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Monday, October 3, 2022

Faced with China, US wants to resume semiconductor production

US President Joe Biden signed into law Tuesday a bill that provides $52 billion (49 billion francs) in subsidies to revive semiconductor manufacturing in the United States, which is now at the center of the Sino-American rivalry.

Joe Biden assured that this investment in these parts, which are at the heart of modern electronics, will help his country win “economic competition in the 21st century.” The text, passed by Congress in late July, also provides for tens of billions of dollars in research and development.

The law “strengthens our semiconductor manufacturing efforts here in America,” Joe Biden said, praising entrepreneurs who are “the reason I’m optimistic about the future of our country.”

Demand for semiconductors skyrocketed during the pandemic, leading to global shortages exacerbated by Chinese factory closures in the face of a Covid-19 resurgence.

The United States, whose share of world production has fallen sharply in recent years in favor of Asia, has suffered from this deficit. This markedly slowed down the production of new cars last year, which led to higher prices in the automotive industry.

Taiwanese quasi-monopoly

American, South Korean, and Japanese manufacturers are at the forefront of manufacturing semiconductors ranging in size from 5 to 7 nanometers (read in a frame). South Korean Samsung has even recently begun producing high-tech chips as small as 3 nanometers, or 20,000 times thinner than a hair. A feat that should be surpassed by Taiwanese company TSMC, which plans to produce 2nm wafers by 2025. A feat of extreme technical complexity.

TSMC is also a key player in the sector: the pearl of Taiwanese industry, the company produced 90% of the latest generation chips worldwide in 2021. Favorable quasi-monopoly situation in relation to China, which entered the field very late.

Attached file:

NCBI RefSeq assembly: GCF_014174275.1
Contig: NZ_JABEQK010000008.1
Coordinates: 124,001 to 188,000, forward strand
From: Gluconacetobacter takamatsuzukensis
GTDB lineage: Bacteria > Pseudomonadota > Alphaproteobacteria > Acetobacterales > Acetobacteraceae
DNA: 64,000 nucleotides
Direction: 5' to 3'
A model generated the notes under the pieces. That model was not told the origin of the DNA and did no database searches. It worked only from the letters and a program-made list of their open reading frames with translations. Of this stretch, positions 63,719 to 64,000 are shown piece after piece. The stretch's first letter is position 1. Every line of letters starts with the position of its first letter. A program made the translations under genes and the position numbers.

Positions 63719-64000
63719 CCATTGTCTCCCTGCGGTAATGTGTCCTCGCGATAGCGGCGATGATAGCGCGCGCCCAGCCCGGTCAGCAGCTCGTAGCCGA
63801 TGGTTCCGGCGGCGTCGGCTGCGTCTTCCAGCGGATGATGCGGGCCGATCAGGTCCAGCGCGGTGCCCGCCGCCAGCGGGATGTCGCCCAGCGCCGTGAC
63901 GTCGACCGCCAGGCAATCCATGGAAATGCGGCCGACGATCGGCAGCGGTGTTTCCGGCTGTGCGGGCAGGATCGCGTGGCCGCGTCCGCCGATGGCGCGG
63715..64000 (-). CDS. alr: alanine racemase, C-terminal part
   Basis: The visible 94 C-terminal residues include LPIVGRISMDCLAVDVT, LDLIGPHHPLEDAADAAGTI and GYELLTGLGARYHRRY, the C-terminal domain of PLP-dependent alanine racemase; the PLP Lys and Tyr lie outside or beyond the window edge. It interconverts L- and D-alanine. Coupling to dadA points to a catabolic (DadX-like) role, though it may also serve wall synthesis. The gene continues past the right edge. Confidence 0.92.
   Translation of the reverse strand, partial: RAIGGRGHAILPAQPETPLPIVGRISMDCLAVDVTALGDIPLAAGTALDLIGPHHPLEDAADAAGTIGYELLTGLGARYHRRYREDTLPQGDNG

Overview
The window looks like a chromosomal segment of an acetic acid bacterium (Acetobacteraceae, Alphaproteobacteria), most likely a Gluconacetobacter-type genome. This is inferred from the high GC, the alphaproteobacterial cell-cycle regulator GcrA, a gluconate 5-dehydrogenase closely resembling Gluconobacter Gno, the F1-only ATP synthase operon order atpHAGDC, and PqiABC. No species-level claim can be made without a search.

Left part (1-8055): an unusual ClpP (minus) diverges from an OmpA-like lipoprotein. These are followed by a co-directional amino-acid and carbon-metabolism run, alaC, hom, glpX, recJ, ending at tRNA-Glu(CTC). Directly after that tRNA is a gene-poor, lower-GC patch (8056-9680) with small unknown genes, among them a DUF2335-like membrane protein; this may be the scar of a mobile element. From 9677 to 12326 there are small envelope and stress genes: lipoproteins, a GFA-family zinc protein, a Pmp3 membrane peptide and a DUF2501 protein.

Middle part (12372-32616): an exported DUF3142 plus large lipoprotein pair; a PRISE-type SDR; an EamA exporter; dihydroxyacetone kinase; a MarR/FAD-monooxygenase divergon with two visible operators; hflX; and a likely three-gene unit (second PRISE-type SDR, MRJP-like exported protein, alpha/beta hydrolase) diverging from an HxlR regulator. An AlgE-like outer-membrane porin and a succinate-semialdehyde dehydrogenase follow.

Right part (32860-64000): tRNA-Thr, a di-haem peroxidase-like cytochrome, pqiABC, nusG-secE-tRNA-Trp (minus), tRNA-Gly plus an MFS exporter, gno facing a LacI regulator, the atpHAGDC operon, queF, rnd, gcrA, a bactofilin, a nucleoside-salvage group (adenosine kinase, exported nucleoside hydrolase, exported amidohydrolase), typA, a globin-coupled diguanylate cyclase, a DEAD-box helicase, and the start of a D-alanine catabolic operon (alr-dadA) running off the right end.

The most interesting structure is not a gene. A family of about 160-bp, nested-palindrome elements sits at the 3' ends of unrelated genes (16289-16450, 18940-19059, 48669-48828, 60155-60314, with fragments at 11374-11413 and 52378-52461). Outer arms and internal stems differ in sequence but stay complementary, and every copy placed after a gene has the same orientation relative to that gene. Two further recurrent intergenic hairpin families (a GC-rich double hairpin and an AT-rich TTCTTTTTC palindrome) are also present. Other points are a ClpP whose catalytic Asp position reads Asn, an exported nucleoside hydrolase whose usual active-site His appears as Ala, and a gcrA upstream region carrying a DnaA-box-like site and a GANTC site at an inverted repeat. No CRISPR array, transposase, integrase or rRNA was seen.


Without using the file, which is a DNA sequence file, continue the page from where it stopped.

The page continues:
Five to ten years behind

Chinese manufacturers operate in less complex segments. Overall, China is estimated to be five to ten years behind its competitors. This is a gigantic figure in this highly competitive sector, and the hundreds of billions of francs gobbled up by the Chinese government in recent years have produced disappointing results.

In addition to complex know-how problems, China suffers from restrictions imposed by American, Japanese, South Korean and Taiwanese allies that limit access to their technology.

So the United States is preparing to give a major boost to research and innovation with the Joe Biden Industrial Plan.

“A skyscraper built on sand”

If China fails to catch up, it may never fulfill its dream of becoming a self-sufficient technology hub, seeking to transition from a manufacturing economy to an innovation economy independent of its competitors.

If semiconductors are already at the forefront in various sectors such as facial recognition, they represent a dangerous Achilles’ heel. Pony Ma, founder of Chinese tech giant Tencent, acknowledged this in 2019: Chinese tech is “a skyscraper built on sand.”

Michael Peuker/Wajo with Agencies

World Nation News Desk
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